|Venue: Flushing Meadows, New York Dates: 29 August-11 September|
|Coverage: Daily radio commentaries across BBC Sounds and the BBC Sport website and app, with selected live text commentaries and match reports on the website and app|
Britain’s Andy Murray demonstrated his grit and guile to frustrate Argentine 24th seed Francisco Cerundolo and start the 10th anniversary of his US Open victory with a first-round win.
Murray, 35, eventually clinched the first set and then raced ahead in the second as Cerundolo became despondent.
The former world number one, who earned the first of his three major titles in New York, went on to win 7-5 6-3 6-3.
Fellow Briton Harriet Dart also reached the US Open second round.
The world number 88, 26, claimed her first main draw win in New York as well as her first victory against a top-10 player as she beat world number nine Daria Kasatkina 7-6 (10-8) 1-6 6-3.
Murray, who will play 20-year-old American wildcard Emilio Nava next, said: “It felt like five sets to me, it was tricky conditions, very humid and hot.
“But I’m happy with the way I got through that one. He has had a brilliant year, I knew I had to play well and I did that in the important moments.”
Murray is one of seven British players competing in the US Open singles and was the first through to the second round after opening play on Louis Armstrong Stadium, which is the second show-court at Flushing Meadows.
Former British number one Kyle Edmund lost 6-3 7-5 6-2 against Norwegian fifth seed Casper Ruud as he made his Grand Slam singles comeback after a serious knee injury, while 20-year-old Jack Draper – on his overseas major debut – will look to join Murray and Dart in victory on day one.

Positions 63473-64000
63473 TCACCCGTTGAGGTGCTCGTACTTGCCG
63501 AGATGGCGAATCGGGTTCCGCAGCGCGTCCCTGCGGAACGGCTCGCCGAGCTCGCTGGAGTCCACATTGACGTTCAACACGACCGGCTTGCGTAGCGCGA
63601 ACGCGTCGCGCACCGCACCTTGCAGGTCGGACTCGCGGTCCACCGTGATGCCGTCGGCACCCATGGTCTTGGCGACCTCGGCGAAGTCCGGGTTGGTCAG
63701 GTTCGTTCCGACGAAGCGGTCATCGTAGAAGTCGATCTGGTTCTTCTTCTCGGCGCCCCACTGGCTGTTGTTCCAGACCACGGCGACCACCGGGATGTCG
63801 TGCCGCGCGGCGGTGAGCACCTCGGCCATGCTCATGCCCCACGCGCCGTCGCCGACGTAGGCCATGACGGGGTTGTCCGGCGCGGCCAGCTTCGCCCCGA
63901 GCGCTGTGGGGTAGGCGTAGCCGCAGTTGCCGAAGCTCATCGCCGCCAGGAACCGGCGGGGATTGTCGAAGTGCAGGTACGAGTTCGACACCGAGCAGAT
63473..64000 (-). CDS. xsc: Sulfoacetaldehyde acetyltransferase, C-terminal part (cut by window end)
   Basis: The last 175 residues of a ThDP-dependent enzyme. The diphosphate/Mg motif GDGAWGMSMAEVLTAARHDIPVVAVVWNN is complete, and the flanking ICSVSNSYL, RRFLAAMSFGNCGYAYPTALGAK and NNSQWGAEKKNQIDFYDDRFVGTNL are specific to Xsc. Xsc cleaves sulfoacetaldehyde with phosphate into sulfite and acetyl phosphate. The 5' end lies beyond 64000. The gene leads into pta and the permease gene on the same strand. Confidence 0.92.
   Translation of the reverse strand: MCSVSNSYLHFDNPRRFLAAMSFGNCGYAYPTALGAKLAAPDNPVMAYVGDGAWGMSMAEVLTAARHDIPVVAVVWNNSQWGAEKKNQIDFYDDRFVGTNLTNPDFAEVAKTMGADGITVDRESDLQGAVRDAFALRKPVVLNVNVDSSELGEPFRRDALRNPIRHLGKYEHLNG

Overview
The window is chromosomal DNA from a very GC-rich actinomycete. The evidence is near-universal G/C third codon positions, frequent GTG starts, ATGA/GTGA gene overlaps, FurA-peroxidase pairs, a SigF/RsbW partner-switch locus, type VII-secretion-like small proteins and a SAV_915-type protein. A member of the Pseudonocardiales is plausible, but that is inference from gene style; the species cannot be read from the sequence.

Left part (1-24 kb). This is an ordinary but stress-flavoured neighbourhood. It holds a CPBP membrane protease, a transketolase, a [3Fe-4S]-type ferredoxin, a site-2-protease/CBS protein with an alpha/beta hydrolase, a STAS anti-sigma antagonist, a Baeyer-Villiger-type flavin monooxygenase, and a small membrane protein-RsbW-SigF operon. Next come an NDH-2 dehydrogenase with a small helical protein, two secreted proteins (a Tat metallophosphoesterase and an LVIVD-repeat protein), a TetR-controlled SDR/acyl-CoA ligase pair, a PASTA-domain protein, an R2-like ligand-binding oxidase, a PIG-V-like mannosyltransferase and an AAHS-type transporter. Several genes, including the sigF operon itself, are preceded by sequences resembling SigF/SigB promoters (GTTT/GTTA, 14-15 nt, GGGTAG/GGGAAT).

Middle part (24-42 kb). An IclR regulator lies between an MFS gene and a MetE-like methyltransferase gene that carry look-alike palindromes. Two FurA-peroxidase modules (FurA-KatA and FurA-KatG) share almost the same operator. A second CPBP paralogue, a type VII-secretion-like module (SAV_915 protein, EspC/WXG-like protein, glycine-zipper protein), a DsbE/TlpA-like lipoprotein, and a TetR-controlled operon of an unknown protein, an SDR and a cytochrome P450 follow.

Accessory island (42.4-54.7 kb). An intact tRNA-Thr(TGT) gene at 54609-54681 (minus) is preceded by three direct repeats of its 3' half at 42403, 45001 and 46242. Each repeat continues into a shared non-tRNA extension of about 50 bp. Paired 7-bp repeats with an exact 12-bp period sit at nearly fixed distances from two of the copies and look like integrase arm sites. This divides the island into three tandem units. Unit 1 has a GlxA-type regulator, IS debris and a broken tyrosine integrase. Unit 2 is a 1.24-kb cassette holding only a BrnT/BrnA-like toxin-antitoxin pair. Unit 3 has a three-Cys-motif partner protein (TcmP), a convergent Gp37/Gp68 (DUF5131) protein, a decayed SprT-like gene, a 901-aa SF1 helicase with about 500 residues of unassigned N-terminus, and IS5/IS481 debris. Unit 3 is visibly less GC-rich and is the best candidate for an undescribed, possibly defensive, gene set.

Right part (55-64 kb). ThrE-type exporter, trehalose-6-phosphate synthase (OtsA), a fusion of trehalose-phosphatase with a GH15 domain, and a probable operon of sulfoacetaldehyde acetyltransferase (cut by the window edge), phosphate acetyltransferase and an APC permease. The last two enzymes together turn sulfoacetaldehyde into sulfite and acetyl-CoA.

Emma Raducanu starts her title defence on Tuesday, with seventh seed Cameron Norrie and Dan Evans also playing on day two.
Murray rolls back years with convincing win
Almost four years on from having major hip surgery, Murray has struggled to string wins together in a season which he recently described as “OK” and wanted “to be better”.
Climbing the rankings sufficiently to be seeded for the New York major was the target after Wimbledon, where he lost to 20th seed John Isner in the second round.
Inconsistent performances in North America since did not enable him to achieve his goal and, as a result, the world number 51 ended up being drawn against a seeded player at Flushing Meadows.
While 24-year-old Cerundolo has largely climbed the rankings this year because of his results on clay, it felt like his forehand could cause problems for Murray on the hard court and many predicted a long slog between the pair.
However, that did not play out as Murray ground down his opponent to win his first Grand Slam match in straight sets since Wimbledon in 2017.
“Sometimes when you are in those conditions, it’s quite easy to focus on yourself and how you are feeling. But it’s good to sometimes have a look down the other end and see how your opponent is getting on,” said Murray when asked if he was using the US Open’s new rule permitting off-court coaching.
“Ivan [Lendl, Murray’s coach] was trying to get me to keep moving him around the court, because he felt physically Cerundolo was struggling. I tried to do that certainly at the beginning of the sets and managed to get a good lead because of it.”
Murray impressed by keeping the pressure on Cerundolo, who became animated between points towards the end of the first set as his head began to drop.